When you feel like you don’t belong…

Dressed to face the cold a few years ago

I was 12-years-old when I first felt a pang of not belonging. I stood on the sidewalk at the corner of Drewry and Valleyview with my back to the wind. My chin dipped deep into a woolen scarf which was tied around my neck. My crossed arms held school books tight against my chest–another layer to keep out the biting cold—and my mittened hands were pressed under my arms in search of warmth.

I waited for the school bus with my friend—for this post, I’ll call her Sally. At the bus stop that morning, I considered Sally my very best friend; even though she was a grade, maybe two, ahead of me in school. We shared seats on the bus. We played marbles in the snow. Every Monday evening, I went to her house to watch “The Partridge Family”.  We spent hours in our fort in the woods paging through a wallpaper sample book discussing which wallpaper pattern we’d like to paste on our fort walls. We both had crushes on the teen idol of the year, Donny Osmond.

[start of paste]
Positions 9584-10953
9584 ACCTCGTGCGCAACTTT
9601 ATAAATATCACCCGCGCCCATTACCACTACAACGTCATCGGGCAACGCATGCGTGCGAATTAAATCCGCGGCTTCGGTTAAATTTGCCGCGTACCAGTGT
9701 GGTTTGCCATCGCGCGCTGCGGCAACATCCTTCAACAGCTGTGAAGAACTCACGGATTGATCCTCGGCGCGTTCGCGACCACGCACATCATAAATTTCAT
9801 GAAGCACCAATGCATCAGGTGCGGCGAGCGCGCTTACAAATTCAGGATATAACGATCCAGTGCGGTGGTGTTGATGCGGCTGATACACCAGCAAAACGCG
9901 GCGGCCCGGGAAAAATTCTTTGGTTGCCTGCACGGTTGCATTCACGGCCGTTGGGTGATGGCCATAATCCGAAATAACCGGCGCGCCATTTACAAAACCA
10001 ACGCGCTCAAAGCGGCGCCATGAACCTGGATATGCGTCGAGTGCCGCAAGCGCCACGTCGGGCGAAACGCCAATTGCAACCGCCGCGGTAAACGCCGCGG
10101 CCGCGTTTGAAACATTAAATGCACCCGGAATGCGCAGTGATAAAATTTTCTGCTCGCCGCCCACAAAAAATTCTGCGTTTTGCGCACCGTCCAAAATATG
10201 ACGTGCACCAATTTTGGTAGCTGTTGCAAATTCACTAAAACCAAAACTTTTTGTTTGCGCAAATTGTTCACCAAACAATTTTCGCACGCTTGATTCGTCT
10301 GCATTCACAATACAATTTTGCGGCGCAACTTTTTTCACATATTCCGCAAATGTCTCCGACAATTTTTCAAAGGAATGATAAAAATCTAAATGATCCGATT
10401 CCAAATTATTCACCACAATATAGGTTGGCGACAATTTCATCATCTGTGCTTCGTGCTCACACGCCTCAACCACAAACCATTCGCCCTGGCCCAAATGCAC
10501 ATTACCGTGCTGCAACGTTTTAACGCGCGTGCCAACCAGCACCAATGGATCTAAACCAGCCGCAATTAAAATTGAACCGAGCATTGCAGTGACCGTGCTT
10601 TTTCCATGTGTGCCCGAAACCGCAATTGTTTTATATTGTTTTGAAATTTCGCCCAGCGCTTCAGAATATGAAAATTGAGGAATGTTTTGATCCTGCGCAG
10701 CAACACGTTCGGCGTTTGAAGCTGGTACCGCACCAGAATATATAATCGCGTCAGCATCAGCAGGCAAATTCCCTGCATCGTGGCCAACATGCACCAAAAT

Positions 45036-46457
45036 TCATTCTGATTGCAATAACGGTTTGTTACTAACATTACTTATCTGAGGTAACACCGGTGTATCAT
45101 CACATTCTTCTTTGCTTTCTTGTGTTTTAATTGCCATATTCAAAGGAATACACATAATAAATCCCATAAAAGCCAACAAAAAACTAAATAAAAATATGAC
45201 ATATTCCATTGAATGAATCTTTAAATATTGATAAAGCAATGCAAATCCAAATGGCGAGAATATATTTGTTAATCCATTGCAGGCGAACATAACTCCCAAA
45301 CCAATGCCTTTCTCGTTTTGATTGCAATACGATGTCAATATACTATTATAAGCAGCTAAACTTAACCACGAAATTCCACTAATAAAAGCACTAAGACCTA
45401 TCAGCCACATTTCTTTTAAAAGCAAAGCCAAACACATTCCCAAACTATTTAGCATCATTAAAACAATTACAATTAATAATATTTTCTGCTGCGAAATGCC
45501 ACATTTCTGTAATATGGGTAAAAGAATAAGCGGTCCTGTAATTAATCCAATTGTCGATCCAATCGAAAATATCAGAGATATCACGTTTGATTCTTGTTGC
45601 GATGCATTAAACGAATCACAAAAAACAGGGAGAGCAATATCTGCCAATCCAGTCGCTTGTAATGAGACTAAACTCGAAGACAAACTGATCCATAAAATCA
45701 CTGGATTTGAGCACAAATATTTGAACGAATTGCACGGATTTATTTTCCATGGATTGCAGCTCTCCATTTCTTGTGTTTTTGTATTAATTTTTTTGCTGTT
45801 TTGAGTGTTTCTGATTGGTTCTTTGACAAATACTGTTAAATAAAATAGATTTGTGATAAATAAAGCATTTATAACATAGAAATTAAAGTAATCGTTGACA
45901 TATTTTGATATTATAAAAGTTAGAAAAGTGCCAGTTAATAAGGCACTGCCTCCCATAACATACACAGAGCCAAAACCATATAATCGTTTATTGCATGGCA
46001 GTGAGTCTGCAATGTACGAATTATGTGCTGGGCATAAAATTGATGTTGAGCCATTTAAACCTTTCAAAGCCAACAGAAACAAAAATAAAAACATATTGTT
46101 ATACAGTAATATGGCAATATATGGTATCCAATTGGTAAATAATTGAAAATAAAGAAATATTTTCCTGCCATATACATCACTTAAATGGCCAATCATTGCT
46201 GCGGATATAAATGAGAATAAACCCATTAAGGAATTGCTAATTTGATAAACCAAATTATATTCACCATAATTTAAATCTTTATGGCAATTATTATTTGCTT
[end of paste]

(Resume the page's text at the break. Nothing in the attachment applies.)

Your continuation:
That morning on the corner, I chattered away proposing activities to do after school once we finished homework. Maybe we could put on a play and invite neighborhood friends to come watch it.

I was thinking about what the play would be about, who would act in it, and whether we’d serve refreshments when Sally said, “I’m not going to be your friend anymore. You do baby things.”

For a moment, the cold air seemed less gripping than the cold that took hold of my heart. Continue reading “When you feel like you don’t belong…”

Thoughts on changing our university’s culture of excessive drinking…

When we were young teens and my sister broke the family rules, I told her, “If mom and dad ask, I’m not going to lie for you.”

I was a rule-follower and when she broke the rules, I worried.

I wanted her to believe there was a limit to the degree I was willing to compromise my sense of responsibility, but I didn’t want her to get caught and have to face the consequences, so I didn’t tell on her.

And maybe I worried that I’d be in trouble, too. As the older sister, I had been left in charge. She broke the rules on my watch. Continue reading “Thoughts on changing our university’s culture of excessive drinking…”